Since occasional or one-time temporary teachers were paid $800 per credit, Anderson complained to Lee Grugel, Dean of the School of Arts and Sciences. Dean Grugel then wrote a letter to the Acting Vice Chancellor, Patricia Ostmoe, recommending that for the 1990-91 school year Anderson be paid at the $800 per credit rate, stating that this rate should be "the absolute minimum for a person of Mr. Anderson's experience and qualifications." The per credit approach was approved, and Anderson was paid $8000 for the fall term (10 credits) and $4000 for the spring term (5 credits). *fn2 This would have increased his academic year salary by only $125, from $11,875 to $12,000. Because Anderson's spring appointment was later increased to 8 credits, he ended up being paid $14,400 for the year (18 credits at the $800 per credit rate). *fn3 It should be noted that even teaching a full load at the $800 per credit rate amounts to a yearly salary of $19,200, i.e., $250 less than Johnson's base rate and actual salary for the 1990-91 academic year.

B. 1991-92 Academic Year

On May 13, 1991, Nadine St. Louis, Chair of the English Department, recommended an "equity" raise in the base rates of both Johnson and Anderson to $21,000 for the 1991-92 academic year. *fn4 The procedure for establishing salary levels at the time was that the chair of the department would make a recommendation, which could be accepted, rejected, or altered by the dean of the college. The college dean would then send a final salary recommendation to the vice chancellor, who would review the request and prepare an appointment letter for the chancellor's signature. St. Louis's recommendations for both Johnson and Anderson were approved and signed by Dean Grugel on May 20, 1991 and by Vice Chancellor Marjorie Smelstor on May 23, 1991.

These salary recommendations eliminated the previous base-rate differential between Anderson and Johnson. St. Louis notes in her affidavit that Johnson's high school teaching experience did not affect her recommendation, since her primary aim was to improve the very low salary of both within the budget limitations of the department and to establish base rates exceeding the $800 per credit that temporary teachers received. Dean Grugel likewise states in his affidavit that it would not have been uncommon at UWEC for minor pay distinctions, like one premised on such a small differential in experience, to be eliminated during subsequent pay increases.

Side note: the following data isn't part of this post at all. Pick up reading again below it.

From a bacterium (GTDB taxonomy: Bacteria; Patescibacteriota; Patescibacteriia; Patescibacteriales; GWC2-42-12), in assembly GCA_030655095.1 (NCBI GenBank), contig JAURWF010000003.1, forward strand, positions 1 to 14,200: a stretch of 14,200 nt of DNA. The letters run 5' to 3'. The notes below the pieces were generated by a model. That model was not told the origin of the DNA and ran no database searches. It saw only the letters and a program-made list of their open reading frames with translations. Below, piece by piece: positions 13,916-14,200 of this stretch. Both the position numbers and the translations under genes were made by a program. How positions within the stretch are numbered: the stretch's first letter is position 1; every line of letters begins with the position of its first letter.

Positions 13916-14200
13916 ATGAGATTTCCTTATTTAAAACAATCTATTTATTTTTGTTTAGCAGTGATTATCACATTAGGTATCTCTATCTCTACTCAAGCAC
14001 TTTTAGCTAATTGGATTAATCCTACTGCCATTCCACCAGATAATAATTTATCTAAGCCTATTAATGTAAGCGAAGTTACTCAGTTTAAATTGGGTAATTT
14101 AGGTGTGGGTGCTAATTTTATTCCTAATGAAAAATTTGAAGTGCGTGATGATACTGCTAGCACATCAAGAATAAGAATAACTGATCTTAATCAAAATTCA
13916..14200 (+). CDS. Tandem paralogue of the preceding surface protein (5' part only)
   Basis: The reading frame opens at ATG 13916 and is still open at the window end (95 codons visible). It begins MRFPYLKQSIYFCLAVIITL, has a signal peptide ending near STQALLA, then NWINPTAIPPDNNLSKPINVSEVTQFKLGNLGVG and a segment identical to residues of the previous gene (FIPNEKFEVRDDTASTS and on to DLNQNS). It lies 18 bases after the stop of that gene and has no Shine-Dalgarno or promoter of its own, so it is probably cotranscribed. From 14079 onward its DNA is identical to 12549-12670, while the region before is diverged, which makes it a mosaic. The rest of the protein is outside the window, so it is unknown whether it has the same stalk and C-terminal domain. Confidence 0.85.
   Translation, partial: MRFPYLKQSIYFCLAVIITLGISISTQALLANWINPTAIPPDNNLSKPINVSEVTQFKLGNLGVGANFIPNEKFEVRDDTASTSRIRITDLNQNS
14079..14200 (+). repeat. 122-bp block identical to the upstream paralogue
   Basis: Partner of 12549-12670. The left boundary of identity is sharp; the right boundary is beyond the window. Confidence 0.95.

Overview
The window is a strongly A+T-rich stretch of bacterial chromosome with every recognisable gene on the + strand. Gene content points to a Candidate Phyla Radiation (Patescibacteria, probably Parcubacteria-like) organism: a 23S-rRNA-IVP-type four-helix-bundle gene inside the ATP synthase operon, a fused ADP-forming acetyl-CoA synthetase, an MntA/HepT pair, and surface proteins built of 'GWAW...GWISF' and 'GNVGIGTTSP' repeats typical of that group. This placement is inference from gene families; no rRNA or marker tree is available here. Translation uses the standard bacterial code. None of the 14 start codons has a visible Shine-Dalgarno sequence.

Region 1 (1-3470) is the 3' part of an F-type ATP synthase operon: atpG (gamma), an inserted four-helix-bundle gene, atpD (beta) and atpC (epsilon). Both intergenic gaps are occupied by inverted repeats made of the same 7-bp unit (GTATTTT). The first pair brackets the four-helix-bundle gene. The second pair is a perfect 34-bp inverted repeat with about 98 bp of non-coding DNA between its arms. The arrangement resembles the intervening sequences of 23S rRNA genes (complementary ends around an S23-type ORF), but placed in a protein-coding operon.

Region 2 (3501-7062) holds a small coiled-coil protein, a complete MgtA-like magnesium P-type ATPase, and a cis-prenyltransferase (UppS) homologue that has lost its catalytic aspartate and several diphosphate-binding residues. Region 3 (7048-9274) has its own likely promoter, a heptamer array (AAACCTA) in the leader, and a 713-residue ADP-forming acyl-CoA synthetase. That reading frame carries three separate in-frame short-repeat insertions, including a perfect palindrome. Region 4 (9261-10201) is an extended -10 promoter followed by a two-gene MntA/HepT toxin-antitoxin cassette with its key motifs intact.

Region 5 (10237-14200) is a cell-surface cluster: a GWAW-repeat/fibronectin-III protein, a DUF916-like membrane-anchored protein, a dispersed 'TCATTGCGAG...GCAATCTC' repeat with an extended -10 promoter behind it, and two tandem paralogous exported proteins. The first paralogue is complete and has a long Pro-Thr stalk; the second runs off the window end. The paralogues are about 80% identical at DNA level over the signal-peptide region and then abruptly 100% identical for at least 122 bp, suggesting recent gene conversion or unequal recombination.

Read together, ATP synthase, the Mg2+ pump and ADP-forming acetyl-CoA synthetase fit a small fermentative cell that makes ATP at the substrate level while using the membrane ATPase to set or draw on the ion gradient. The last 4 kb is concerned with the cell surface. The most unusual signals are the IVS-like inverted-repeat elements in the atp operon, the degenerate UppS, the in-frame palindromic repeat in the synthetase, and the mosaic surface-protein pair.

When the actual contract letters were sent on June 10, 1991, however, Anderson's base rate was $21,000, while Johnson's was only $19,450. Upon learning of the situation shortly thereafter, the new Acting Chair of the Department of English, Bernard Duyfhuizen, phoned Dean Grugel about the discrepancy. When Duyfhuizen requested that Johnson's base rate be changed, however, he mistakenly used the term "equity" to describe the problem. Consequently, Dean Grugel apparently understood Duyfhuizen to be requesting an additional equity increase for Johnson (rather than the correction of an error) and told Duyfhuizen that any such adjustment would have to wait until all salary decisions had been made, when the remaining budget could be determined.

Duyfhuizen reported this conversation to Nadine St. Louis. And on June 13, 1991, St. Louis wrote a letter to Dean Grugel about the disparity and requested that Johnson's contract be rewritten with a $21,000 base rate. St. Louis stated that "I don't believe any sex discrimination was intended here, knowing you as I do," but pointed out that Ms. Johnson understands "forms of discrimination" and is married to a lawyer. St. Louis also noted that the situation looked like "the nicest grounds for a sex-discrimination suit that have come across my desk in a long time." On June 25, 1991, Johnson personally wrote Dean Grugel, accusing the ...